Friday, September 26, 2014

Fairy tales

“The industrial landscape of the Black Country was on Tolkien's horizon growing up – like a demon, encroaching on the green idyll he lived in,”

There is a new exhibition on the scene about Tolkien and the Midlands which some would say inspired Tolkien to write Lord of the Rings, the inspiration lying in the Satanic mills of the North, the heavily industrialised conglomerate towns of the Midlands, all filled him with such hate that in his imagination Mordor was a representation of the Black Country.

Well I lived my first 15 years on this earth in the Black Country, and can understand my need to escape such a place but was it that bad?  First of all I tried to remember the fiery furnaces but none came to mind, only the blacksmith's fire at the dairy where he shod the great cob horses that pulled the milk floats, and I would ride my pony into Wolverhampton to have her shod.  Then there was the vast empty spaces of the factory that my grandpa managed.  The oily black surface of the walls and floors, driving down lanes to different work shops, for the factories in those days were vast.  The great car factories of Coventry come to mind, all now gone, and Villiers which made motorbike engines, where my grandfather worked has disappeared from view. When the hundreds of factory workers came out through the gate, walking or riding bikes it was as if a Lowry painting had come to life.

What is true is that all the towns were joined by long ribbons of housing estates, Bilston, Darlaston, Wednesbury, Walsall, Wolverhampton and of course Birmingham, there was no where to rest the eyes on a green field, now I expect it is different, a tidying up must have occurred. 

I have loved the stories of Tolkien, the great tree ents, the hobbits, and the trolls and when I had read the three books in the 1960s, the films I later watched translated them into a more accurate form.  What I would say is, that imagination can run rife, but Tolkien built his stories up over a period of time and I am not sure that the Black Country was the template for Mordor.

When I thought about the stories, I could not remember a 'wicked stepmother/queen', in Lord of the Rings and it set me thinking.  C.S. Lewis had the terrible Ice Queen in the Land of Narnia,  Hans Christian Andersen had the bad Snow Queen, a story that I had loved as a child but Tolkien kept his main female characters good and life affirming.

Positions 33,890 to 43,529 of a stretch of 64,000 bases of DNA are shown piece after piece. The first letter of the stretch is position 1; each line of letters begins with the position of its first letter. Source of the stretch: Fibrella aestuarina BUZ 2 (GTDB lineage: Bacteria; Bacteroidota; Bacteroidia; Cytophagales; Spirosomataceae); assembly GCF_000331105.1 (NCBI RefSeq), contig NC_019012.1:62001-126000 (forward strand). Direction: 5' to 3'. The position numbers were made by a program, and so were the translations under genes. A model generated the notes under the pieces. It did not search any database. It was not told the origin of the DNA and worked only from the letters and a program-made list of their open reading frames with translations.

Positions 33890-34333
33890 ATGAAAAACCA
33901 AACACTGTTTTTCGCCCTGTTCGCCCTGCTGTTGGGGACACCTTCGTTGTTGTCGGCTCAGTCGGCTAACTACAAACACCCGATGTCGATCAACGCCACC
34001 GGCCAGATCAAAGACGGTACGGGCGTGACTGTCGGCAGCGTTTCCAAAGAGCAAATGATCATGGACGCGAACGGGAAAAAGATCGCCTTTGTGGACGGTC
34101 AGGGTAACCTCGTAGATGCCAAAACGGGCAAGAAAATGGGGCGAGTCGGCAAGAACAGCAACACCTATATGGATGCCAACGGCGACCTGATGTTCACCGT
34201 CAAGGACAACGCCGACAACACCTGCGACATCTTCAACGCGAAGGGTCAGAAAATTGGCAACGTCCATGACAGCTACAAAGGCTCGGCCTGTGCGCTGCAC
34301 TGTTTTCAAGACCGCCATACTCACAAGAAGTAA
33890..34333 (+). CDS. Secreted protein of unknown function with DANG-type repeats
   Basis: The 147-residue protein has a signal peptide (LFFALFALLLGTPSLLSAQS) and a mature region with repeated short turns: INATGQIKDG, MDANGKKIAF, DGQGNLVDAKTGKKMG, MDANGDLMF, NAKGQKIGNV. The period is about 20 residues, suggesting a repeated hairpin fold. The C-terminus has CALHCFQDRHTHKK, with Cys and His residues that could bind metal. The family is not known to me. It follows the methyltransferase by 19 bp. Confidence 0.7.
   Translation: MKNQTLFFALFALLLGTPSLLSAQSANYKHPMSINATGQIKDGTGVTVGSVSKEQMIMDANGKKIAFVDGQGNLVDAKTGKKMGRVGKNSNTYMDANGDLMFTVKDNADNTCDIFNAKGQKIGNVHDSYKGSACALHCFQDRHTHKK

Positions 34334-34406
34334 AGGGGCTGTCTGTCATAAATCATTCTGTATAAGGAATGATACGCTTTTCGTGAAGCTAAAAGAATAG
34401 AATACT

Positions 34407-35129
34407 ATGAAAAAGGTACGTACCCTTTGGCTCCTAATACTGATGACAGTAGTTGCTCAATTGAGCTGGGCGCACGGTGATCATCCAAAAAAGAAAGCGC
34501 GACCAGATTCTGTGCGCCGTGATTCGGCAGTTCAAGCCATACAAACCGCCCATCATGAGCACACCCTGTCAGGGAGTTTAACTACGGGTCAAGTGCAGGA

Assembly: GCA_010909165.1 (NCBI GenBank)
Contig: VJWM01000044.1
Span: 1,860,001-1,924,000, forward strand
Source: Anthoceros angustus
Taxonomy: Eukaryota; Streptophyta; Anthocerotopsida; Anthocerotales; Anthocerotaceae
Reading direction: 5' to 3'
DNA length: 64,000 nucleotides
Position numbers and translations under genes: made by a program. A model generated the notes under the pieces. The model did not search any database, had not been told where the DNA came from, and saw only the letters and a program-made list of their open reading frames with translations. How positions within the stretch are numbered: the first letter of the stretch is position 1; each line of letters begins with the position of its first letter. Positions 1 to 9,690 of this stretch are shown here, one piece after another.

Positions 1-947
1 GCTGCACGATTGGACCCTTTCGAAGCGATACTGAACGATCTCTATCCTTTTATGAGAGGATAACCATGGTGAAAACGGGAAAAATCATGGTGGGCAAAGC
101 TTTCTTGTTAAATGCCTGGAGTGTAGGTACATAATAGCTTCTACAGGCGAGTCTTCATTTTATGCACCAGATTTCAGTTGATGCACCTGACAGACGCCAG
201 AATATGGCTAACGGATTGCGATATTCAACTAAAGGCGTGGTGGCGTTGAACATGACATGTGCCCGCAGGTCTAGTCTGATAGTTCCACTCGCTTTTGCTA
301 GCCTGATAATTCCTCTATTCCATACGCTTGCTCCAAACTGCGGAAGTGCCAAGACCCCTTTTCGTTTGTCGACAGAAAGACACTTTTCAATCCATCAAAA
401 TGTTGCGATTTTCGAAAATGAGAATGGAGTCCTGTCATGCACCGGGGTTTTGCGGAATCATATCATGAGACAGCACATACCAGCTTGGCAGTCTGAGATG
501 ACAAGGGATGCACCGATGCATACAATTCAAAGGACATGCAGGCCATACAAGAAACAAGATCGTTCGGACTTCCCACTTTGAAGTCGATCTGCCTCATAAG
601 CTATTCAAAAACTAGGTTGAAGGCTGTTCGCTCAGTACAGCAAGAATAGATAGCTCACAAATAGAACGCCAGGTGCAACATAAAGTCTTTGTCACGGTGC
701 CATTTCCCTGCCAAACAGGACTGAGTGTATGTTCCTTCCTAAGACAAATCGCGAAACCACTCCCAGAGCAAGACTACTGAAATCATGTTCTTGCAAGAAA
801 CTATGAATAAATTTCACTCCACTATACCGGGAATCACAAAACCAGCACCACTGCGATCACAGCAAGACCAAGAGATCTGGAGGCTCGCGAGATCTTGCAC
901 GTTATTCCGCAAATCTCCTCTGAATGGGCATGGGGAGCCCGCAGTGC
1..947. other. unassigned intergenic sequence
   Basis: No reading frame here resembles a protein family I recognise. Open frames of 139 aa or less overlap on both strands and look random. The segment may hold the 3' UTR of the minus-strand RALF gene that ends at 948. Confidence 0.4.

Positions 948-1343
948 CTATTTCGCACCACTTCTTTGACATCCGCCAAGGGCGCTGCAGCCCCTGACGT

The Snow Queen with Kai

This thread of thought, and I did not sleep well last night, bought to mind my three stepmothers, and the middle one who was so remote that I can hardly remember her at all. In my child's mind, she seemed to have stayed upstairs in her bedroom.  Barbara was a classic beauty, copper-red hair, green eyes an alabaster skin sprinkled with freckles, she was not cruel just not there and rather cold. She was the mother of my half brother Peter, and the upset between my grandfather and my father.  I came across a photo of her on the web a few months ago, she had become a councillor in Wolverhampton, though old in the photo she still had traces of her old self.  In the photo below this must have been the time Peter came into my life, and in my imagination he was Kai of Andersen's Snow Queen and I was his  friend called Gerda who had to protect him.  I suspect I thought Barbara was the Snow Queen, of course she wasn't, just an ordinary girl in a situation that was difficult, her parent's home granted me at the time a safe and secure place to visit and I would go cycling round the park behind their home all on my own on a tricycle which seems ridiculous now.

To return to Tolkien... the Guardian covers the subject more thoroughly, and like me has its doubts as to the Black Country being the inspiration for Mordor, as Stuart Jeffries  so rightly says the Midlands was the power house of England, people were proud of their work, it may have been dirty but it was bustling with energy and life.

Writing this shows that sometimes we wind our lives round stories and fairy tales, they may never reach the conclusive happy ending of these tales but our lives fall into  patterns we can understand.......


  1. I never knew that he used the Black Country as the setting for Mordar, but I suppose when you compare heavy industrial town with peaceful green countryside, there is a juxtaposition.

    I take it you were quite young when Barbara was your stepmother, to see her as the Snow Queen! One of my childhood friends had a stepmother, and she always said she was a horrid one - mind you, the only time I saw that woman smile was when Lynda ended up in A&E with concussion after a fall from a riding school pony (the wicked stepmother was a cleaner in the Hospital). Strange . . .

  2. Problem with me I can never tie up my childhood into a sensible timeline and so the curiosity remains. Barbara must have been in my life from about when I was 6 years old till 11 years old, as we always had someone else to run the household, she seemed to drift in and out of the house ;) School holidays we were sent off either to the two farms or down to a rented house in Bournemouth.